Module 1: Introduction

 

This course is currently being run only for one organisation as it was useful to them now. 

The course will then be reviewed and go on general release in March.

However, if you are from another organisation currently involved in considering or planning for end-of-life care and need access now please contact us. 

 

1.1 Welcome

Welcome to this course. We are working with specific centres to help them prepare and refine strategies to deliver good end-of-life care for PDoC patients, and support their families and the staff. Later in the year we will also be running an open scheduled course for any individual who is interested in learning more about this issue. (Register your interest for a future scheduled course via: https://cdoctraining.org.uk/endoflife-registration/)

If you are doing this course now then start by clicking on the audio below to listen to the introduction (2 minutes) from Professor Jenny Kitzinger.  You can also click on the ‘text version’ of the audio if you prefer to read the information.

Click here for Text Version of welcome audio

What is the course about? Welcome to this short course on end-of-life care for patients in ‘Prolonged Disorders of Consciousness’. The focus in on patients in vegetative or minimally conscious states. The course explores staff and family views, experiences and support needs when considering discontinuation of clinically-assisted nutrition and hydration and provides an introduction to related palliative care issues.

Who is it for? This course is designed primarily for staff working in hospices, rehabilitation centres and care homes and can be useful whatever your level of experience.

When is this training useful? We developed this training in response to staff asking for support around decision-making or after decisions had been made about withdrawing feeding tubes from patients. The training is designed to be done at any point and it is important in fact not to wait until after such decisions have been made. Knowledge about different end-of-life care pathways are important to inform decision-making itself. In addition, providing information and support well in advance can be very helpful to the whole multi-disciplinary team and to the families involved.

Course structure: The course has different units most of which take about 10 or 20 minutes to complete. There are short film clips and presentations to watch and reflective exercises and quizzes too.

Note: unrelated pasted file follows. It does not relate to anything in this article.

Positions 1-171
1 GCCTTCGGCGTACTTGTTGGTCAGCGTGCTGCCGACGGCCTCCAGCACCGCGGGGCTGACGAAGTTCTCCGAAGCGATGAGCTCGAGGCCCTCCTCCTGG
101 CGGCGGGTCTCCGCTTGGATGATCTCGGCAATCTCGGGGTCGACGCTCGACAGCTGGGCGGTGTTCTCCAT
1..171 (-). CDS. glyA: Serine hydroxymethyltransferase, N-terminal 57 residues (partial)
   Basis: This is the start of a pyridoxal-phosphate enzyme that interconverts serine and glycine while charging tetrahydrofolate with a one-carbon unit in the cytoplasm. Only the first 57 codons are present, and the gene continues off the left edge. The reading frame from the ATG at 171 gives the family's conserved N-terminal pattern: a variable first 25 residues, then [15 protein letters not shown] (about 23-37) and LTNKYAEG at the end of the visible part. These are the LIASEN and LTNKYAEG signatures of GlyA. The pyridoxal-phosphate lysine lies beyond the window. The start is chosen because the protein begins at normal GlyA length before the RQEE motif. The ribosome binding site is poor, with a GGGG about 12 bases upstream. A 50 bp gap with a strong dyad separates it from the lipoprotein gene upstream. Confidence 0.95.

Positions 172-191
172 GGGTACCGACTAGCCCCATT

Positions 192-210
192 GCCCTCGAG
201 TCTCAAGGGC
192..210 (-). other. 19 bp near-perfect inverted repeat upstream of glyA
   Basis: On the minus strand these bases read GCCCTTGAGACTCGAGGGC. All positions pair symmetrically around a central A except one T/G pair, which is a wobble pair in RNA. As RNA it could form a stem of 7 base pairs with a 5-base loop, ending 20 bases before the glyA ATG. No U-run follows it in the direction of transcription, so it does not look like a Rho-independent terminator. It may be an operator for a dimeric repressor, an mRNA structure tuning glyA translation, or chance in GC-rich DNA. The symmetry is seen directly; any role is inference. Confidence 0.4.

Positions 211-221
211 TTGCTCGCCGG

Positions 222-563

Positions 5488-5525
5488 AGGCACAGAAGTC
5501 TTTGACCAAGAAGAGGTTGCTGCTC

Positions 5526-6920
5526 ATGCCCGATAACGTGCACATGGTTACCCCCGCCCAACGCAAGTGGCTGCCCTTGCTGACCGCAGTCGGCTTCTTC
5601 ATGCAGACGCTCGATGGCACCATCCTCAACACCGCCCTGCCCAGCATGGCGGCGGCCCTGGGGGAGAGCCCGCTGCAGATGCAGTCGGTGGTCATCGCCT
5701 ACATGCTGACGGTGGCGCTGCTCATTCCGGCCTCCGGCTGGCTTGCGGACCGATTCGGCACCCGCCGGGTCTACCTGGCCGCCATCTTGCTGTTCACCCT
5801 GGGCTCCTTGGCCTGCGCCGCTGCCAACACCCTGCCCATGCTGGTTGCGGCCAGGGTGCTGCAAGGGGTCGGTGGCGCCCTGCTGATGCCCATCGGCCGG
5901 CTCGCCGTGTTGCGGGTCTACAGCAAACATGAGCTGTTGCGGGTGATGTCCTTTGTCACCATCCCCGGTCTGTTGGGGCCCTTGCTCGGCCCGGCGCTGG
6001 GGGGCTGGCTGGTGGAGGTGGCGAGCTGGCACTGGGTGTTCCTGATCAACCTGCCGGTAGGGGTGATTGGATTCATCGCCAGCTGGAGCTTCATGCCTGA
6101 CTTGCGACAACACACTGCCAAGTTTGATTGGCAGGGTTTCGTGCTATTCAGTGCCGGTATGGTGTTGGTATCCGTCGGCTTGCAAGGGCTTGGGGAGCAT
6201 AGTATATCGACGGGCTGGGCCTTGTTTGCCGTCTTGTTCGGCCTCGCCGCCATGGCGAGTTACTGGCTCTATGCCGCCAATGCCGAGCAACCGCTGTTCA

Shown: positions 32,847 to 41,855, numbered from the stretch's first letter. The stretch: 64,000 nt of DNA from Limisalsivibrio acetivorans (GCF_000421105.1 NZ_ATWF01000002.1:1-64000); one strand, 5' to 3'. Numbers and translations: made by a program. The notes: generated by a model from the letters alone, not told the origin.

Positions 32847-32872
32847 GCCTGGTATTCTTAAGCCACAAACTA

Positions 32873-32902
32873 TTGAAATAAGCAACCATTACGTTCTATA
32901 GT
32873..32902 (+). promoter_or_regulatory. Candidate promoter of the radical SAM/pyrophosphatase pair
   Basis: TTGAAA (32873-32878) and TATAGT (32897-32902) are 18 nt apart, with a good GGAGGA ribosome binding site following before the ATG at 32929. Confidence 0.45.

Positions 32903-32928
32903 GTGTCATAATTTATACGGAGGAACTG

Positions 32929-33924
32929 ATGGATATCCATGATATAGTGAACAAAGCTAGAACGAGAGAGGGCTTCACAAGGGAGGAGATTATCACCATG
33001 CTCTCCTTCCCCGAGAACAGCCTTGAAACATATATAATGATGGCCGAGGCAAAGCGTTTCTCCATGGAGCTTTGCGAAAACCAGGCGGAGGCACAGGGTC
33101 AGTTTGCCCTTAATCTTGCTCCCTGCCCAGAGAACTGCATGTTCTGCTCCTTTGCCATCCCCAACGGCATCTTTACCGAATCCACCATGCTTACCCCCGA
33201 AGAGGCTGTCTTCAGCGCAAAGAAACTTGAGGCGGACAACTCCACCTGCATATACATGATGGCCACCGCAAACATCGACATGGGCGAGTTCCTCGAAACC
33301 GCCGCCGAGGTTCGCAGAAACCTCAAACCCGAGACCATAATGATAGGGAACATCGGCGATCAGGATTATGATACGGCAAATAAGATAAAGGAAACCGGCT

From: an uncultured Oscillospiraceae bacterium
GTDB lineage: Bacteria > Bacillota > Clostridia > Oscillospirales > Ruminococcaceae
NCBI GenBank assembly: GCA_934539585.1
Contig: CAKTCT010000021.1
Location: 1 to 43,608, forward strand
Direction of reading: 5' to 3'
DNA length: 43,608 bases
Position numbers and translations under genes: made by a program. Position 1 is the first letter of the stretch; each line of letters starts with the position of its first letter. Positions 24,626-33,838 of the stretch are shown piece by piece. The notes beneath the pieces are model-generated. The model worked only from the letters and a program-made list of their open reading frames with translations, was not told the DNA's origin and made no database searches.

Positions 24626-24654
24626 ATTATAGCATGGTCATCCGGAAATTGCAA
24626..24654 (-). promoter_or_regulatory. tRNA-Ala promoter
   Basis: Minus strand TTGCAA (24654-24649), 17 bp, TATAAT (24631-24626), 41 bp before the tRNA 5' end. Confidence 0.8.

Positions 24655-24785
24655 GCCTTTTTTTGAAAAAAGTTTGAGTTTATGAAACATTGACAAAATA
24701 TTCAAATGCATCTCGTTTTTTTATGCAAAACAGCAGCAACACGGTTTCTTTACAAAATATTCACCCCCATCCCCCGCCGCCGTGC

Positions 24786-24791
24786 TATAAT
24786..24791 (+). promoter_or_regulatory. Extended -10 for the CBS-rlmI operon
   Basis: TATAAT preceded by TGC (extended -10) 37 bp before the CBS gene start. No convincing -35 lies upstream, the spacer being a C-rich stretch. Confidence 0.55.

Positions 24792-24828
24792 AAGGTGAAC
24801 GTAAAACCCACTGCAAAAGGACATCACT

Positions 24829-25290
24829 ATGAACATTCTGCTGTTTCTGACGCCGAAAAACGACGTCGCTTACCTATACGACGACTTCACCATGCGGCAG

Kit: You can do the course on any computer or mobile phone that connects to the internet. You’ll need to use your in-built speaker or earphones for listening to the film clips. There are simplified transcriptions of the interviews with health care staff and family members – but you’ll get a much more powerful sense of what people are saying if you can hear them speak for themselves.

Continuing Professional Development certificate: At the end of the course you’ll have an opportunity to summarise your learning and give feedback and to download your Continuing Professional Development [CPD] certificate.

Images used in this course: We wanted to avoid stock images of crinkly hands, intensive care machines or ‘sleeping beauties’ that so often illustrate end-of-life care. We were delighted to have the opportunity to collaborate with Tim Sanders (visual artist and cartoonist) and Karin Andrews Jashapara (shadow puppet theatre producer). We hope you’ll enjoy seeing some of their work. The photographs below show Karin Andrews Jashapara at work creating ‘shadow puppet theatre’ exploring some of the themes unpacked in this course.

Who produced the course? This course has been produced by the ‘Coma and Disorders of Consciousness Research Centre’ at Cardiff University (www.cdoc.org.uk). Course development was led by Professor Jenny Kitzinger (Cardiff University, JOMEC) working with Professor Celia Kitzinger (School of Law), Dr Julie Latchem-Hastings (Medicine) and Dr Geraldine Latchem-Hastings (Health Sciences). Between us, we bring together expertise in family experience, communication, law, ethics and clinical practice. 

Who contributed? We’re very grateful for the skill of our website developer and educational technologist, Liz Fahy (Geckosurfing). We also had input from different healthcare professionals and people with relatives in prolonged disorders of consciousness – it’s been great team work!

Context of this e-learning: This is one of several courses we run. This ‘End-of-Life Care’ course can be done as stand-alone training but if you want to know more register interest in  other courses here 

We hope you find this course valuable and that it helps to improve care for patients, staff and patients’ families.

Now click on the ‘Mark as Completed’ button at the bottom of this page. 

Then click on the ‘Next Unit’ button to move on through the course.